By Team Tomorrow
Published December 31, 2020
Whether it’s arguing over who gets the Nintendo Switch or some deeper sibling rivalry, you need to get
the kids to stop fighting. You need it to stop yesterday.
You need them to learn to communicate and take turns. They need to learn how to share. You want
them to have a relationship like the one you have with your sister – your best friend who’s the guardian
of these children in your will.
Sharing can greatly improve sibling relationships, but it’s a complex lesson to teach. Part of that is
because it’s multifaceted, and not all the lessons of sharing can be taught at every level of childhood
Sharing is a concept we all want our children to learn. But what do we really mean when we say
‘sharing?’ Often, what we’re really trying to teach is:
● Generosity of spirit
● Communication skills
● Interpersonal skills
If siblings got along all the time, life would be easier. But sharing isn’t something you can force.
Let’s say your younger child is screaming for their turn and the older child won’t give up the toy or video
game system. If you force the older child to resign their turn, you’re actually teaching the mirror
opposite of the lesson you’re trying to impart.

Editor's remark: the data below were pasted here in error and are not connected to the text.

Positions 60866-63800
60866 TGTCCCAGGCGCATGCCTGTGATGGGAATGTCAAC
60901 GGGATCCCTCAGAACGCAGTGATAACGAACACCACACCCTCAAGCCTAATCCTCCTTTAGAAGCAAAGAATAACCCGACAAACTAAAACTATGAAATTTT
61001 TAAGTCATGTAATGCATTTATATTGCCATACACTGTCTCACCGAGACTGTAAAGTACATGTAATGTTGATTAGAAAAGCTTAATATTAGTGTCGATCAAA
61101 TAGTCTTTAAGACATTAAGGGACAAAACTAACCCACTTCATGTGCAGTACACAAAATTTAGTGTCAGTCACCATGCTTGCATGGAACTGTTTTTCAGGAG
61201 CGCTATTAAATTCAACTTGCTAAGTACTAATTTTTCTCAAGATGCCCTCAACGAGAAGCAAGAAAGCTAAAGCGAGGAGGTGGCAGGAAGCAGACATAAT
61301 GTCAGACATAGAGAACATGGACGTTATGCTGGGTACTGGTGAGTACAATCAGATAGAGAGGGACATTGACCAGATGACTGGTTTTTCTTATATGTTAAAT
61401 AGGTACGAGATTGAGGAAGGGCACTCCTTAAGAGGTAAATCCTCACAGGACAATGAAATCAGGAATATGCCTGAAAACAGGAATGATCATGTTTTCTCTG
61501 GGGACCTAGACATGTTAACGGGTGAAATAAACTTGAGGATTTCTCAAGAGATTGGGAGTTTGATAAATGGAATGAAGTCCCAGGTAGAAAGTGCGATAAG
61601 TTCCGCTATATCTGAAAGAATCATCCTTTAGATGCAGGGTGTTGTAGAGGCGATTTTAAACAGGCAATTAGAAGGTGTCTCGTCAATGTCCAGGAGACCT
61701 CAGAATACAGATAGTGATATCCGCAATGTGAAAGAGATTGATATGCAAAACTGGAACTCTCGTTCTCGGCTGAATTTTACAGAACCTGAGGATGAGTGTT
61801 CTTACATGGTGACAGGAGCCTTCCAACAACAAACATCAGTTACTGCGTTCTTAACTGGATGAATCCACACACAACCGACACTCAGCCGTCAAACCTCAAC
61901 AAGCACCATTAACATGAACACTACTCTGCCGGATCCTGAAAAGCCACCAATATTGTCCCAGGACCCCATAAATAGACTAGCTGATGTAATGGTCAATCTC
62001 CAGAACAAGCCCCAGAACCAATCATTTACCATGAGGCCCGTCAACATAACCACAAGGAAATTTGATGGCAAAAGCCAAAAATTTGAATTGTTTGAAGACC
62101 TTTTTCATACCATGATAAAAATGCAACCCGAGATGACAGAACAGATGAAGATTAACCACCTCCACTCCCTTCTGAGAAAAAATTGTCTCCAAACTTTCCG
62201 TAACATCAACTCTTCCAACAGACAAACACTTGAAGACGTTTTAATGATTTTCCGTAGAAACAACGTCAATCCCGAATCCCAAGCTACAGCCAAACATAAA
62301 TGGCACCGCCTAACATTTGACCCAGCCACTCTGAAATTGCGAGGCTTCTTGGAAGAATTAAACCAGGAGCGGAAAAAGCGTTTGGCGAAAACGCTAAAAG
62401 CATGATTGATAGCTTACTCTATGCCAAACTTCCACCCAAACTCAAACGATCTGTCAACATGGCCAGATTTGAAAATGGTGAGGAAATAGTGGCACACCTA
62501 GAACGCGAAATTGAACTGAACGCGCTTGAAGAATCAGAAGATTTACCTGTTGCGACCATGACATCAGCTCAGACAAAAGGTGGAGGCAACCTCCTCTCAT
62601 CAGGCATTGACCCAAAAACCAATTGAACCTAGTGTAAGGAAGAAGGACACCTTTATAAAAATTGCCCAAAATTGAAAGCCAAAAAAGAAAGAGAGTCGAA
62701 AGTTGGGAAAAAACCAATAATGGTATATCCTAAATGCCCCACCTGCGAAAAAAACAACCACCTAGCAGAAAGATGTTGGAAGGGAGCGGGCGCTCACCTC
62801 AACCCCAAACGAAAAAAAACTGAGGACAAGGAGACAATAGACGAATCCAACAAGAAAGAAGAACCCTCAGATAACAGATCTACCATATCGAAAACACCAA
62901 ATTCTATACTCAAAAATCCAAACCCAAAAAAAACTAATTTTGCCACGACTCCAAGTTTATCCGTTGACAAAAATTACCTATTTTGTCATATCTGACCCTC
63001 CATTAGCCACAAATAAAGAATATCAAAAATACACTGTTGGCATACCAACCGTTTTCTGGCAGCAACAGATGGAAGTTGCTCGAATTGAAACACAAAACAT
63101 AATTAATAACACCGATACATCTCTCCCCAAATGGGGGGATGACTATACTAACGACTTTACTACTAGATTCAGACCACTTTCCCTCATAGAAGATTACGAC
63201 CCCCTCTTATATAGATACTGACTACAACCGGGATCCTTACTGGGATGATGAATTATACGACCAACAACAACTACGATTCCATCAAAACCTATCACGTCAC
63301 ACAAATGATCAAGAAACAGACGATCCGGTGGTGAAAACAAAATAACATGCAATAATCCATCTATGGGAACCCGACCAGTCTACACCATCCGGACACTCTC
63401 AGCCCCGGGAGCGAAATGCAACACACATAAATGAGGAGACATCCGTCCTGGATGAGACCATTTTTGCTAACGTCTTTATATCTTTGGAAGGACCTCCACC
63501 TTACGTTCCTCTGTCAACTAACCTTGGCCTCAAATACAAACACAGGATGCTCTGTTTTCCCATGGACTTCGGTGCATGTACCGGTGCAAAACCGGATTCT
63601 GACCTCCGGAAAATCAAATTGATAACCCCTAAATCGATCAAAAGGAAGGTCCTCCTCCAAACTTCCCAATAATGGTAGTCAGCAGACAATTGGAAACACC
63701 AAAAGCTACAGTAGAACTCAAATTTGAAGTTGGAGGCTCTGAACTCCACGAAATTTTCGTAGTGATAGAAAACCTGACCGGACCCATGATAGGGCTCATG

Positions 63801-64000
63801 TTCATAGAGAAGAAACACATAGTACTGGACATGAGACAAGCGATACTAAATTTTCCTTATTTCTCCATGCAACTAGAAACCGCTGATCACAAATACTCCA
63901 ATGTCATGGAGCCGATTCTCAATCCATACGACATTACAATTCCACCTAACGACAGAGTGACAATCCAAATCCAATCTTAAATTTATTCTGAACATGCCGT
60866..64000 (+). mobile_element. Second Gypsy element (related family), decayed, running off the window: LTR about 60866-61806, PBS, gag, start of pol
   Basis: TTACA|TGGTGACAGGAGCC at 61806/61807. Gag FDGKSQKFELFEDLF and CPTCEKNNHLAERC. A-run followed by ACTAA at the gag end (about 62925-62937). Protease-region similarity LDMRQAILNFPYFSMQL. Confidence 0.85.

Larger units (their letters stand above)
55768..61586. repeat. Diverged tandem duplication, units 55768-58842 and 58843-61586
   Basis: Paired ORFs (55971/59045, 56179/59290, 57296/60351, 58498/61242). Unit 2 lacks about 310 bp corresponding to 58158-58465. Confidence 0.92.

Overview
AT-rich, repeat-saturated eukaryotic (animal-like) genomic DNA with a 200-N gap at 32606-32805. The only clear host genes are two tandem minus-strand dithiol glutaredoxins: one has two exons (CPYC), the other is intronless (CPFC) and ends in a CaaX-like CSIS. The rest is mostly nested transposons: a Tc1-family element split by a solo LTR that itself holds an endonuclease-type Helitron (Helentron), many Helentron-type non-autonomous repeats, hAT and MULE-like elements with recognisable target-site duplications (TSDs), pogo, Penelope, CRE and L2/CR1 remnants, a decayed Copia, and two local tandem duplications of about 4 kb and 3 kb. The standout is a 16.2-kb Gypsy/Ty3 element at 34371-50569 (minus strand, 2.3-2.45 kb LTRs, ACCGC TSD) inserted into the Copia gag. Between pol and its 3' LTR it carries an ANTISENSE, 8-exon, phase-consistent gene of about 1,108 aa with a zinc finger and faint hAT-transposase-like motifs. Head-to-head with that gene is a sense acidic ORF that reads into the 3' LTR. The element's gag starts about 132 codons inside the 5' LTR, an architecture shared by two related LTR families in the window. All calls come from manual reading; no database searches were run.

You’re trying to teach your older child the spirit of generosity. Instead, you’re teaching them that if
they’re working on a task and someone interrupts loudly, they should divert their attention,
disregarding their own goals in order to accommodate another person’s inappropriate behavior.
In the same moment, you’re trying to institute ‘fairness’ for the younger child. The older child has had a
long enough turn in your opinion. But from this experience, the younger sibling learns instead that when
they throw a fit, they’ll get what they want.
The lessons learned from forced sharing aren’t the ones you want to teach. Luckily, there are plenty of
ways to teach sharing without forcing it — regardless of your child’s age or developmental level.
Distracting a ten-year-old from a social problem sitting right in front of them isn’t always age-
appropriate, though it might be the right thing to do with a toddler.